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The Vineyard On The Hillside
by [?]



Many years ago, in a quaint little village bordering the bank of the Rhine River, there lived a hard-working farmer, named Joseph Swift, and his industrious wife, Caroline.

Their neat little white cottage stood very near the edge of the water, where on the bright, sunny days it was beautifully reflected. On one side of the cottage, there jutted out into the river a little hill, overgrown with grapevines which Joseph had planted, and which as a result of training and watchfulness yielded him abundant fruit. South of the house there stretched a field, bordered on all sides by leafy shrubbery. This plot of ground was used by Mrs. Swift as a bleachery, and through her industry and carefulness she succeeded in making her linen snow-white, so that all the housewives of that village and neighboring town brought her their linens to bleach.

In this way Joseph Swift and his good little wife earned their daily bread and a little more to lay by for time of need.

A big brown dog guarded the bleachery during the spring and summer months; but in the early fall, when the grapes were ripening, he transferred his attention to the vineyard. During the entire year, and particularly in the long winter months, the house was his particular care.

The little family lived happily and contentedly in simplicity and love. These good people found their greatest joy and richest treasure upon earth in their five little children. The youngest was a baby, less than a year old. They trained them with the greatest care, and taught them to work and pray. The children had a living example of goodness and uprightness in their parents. This happy household, however, was soon to experience a great change.

A cold, hard winter had set in and covered the fields and house-tops with many blankets of snow. The river had frozen; and the people feared that when the ice-floes and the immense quantity of snow began to melt, the river would overflow its banks.

Weeks passed and at last a thaw set in. The ice and snow began to melt. The brooks and rivulets swiftly carried the water to the great river.

Joseph Swift and his family retired early one night, and lay wrapped in deep sleep. About midnight, the father’s slumbers were broken by the tones of the village clock. As he became more and more awake, he heard a great splashing of water.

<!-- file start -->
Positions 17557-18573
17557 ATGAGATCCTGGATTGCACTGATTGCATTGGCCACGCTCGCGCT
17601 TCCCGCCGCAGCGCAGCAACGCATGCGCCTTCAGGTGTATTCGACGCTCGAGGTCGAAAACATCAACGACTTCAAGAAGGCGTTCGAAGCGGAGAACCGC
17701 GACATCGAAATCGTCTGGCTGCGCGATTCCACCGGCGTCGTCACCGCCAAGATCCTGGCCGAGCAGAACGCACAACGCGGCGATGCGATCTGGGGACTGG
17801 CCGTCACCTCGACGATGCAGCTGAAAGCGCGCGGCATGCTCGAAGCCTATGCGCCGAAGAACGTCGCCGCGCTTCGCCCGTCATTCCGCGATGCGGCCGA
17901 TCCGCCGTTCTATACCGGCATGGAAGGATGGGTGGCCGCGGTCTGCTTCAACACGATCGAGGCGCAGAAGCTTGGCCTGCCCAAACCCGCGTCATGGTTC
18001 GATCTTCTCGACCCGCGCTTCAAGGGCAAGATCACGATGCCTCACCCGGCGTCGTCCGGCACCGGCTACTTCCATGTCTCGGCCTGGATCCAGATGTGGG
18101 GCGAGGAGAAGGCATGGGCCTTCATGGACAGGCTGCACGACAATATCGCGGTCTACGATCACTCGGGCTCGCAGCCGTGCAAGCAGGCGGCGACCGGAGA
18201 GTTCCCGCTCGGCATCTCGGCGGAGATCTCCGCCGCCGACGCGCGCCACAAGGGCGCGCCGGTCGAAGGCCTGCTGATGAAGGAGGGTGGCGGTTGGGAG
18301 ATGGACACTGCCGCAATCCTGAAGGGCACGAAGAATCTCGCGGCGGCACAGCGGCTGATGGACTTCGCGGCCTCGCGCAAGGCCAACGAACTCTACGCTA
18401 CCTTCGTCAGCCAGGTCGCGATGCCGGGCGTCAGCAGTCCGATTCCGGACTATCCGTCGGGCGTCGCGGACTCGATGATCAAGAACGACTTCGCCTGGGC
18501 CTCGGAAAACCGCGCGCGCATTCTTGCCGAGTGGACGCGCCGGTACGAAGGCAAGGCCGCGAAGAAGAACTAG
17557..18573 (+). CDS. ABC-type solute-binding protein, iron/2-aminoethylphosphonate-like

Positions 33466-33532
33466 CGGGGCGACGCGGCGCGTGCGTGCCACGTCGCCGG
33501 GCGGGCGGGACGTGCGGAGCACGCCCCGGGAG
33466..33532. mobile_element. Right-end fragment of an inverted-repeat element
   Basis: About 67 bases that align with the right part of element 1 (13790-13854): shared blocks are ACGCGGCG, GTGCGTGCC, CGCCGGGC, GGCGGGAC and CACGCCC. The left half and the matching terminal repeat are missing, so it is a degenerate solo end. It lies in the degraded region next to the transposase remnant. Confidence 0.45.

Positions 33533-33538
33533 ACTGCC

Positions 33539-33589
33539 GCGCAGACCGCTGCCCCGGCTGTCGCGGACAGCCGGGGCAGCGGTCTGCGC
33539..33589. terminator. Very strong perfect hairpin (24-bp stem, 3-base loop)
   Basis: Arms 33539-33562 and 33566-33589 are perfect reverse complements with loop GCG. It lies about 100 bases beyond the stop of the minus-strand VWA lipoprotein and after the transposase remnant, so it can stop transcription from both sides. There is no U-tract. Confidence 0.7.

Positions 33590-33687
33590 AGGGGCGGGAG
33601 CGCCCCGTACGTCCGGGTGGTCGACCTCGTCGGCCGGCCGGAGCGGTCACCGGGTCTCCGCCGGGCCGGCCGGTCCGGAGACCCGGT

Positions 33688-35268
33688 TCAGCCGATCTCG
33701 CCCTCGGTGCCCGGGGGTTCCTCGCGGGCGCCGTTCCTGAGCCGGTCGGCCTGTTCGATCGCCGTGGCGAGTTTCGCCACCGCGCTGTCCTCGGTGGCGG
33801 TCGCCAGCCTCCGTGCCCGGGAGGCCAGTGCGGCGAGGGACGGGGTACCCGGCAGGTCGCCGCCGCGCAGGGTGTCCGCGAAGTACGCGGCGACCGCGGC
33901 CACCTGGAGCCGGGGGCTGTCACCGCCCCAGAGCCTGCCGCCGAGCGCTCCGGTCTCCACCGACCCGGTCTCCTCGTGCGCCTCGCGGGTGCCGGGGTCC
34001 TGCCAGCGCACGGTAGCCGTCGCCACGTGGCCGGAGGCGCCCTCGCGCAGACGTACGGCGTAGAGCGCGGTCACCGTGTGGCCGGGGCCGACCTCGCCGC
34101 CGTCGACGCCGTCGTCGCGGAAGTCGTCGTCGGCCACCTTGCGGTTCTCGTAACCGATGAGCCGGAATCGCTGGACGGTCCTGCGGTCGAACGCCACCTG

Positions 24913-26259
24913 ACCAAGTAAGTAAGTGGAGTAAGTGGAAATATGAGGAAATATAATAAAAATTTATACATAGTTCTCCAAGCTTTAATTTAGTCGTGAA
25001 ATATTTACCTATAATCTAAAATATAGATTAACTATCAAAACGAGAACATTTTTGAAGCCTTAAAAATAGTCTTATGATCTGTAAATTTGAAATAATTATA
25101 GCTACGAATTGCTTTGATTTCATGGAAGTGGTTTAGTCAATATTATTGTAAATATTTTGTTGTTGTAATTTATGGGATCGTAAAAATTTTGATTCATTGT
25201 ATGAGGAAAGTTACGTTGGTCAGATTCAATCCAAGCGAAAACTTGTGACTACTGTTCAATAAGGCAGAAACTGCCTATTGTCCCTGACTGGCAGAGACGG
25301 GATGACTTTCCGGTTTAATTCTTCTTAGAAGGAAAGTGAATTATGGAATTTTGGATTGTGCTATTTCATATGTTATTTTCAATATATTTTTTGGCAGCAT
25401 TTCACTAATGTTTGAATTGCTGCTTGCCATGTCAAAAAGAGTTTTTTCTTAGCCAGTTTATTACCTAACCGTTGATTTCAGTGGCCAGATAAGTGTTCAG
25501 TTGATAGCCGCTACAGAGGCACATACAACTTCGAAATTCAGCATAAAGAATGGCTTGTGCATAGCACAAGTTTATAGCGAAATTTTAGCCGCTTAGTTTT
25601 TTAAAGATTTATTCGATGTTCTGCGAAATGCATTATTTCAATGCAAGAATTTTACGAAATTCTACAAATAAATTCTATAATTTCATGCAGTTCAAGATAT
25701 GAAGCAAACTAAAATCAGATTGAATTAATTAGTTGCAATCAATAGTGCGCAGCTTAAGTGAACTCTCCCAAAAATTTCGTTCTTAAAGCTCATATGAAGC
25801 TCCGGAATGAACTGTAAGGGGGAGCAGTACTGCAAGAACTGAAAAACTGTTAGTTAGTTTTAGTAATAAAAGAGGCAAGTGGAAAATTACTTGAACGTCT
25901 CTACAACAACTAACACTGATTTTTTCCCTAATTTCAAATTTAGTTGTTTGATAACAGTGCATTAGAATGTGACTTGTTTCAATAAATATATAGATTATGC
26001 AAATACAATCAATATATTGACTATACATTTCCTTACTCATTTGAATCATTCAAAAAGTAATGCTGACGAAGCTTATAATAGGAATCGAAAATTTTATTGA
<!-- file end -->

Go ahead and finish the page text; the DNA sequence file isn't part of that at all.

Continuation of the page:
Hastily jumping out of his bed, he seized his clothing and rushed to find out the cause of the disturbance. But so much water had filled the hall that for a moment it seemed as if he could go no further. He managed, however, to push along. As he opened the door of the house, the water rushed in with such force and volume that it almost tore him from his footing. He sprang back into the bed-room and cried: “Oh, Caroline, Caroline, help me save our children!”

Caroline, half awake, tumbled out of bed and wrapped a garment around each child. Then both parents made strides to reach the vineyard on the hill.

The water rushed against them with such violence that they nearly sank with their load. The night was dark, for the moon had long since gone under and heavy clouds obscured the stars. The rain was falling in torrents and a dreadful wind raged about them. The water so filled the streets and by-ways that the Swifts thought each moment would be their last. The children, half asleep, were crying loudly. From each house still louder cries reached their ears.

In the distance, lamps began to flash their lights. Hundreds of people could be seen striving with all their might to reach the hill. On all sides difficulties and dangers confronted them.

Near the low window of a little hut, there stood a weeping mother with her children. She passed them, one after the other, to her husband, who stood in water up to his waist and could scarcely keep an upright position.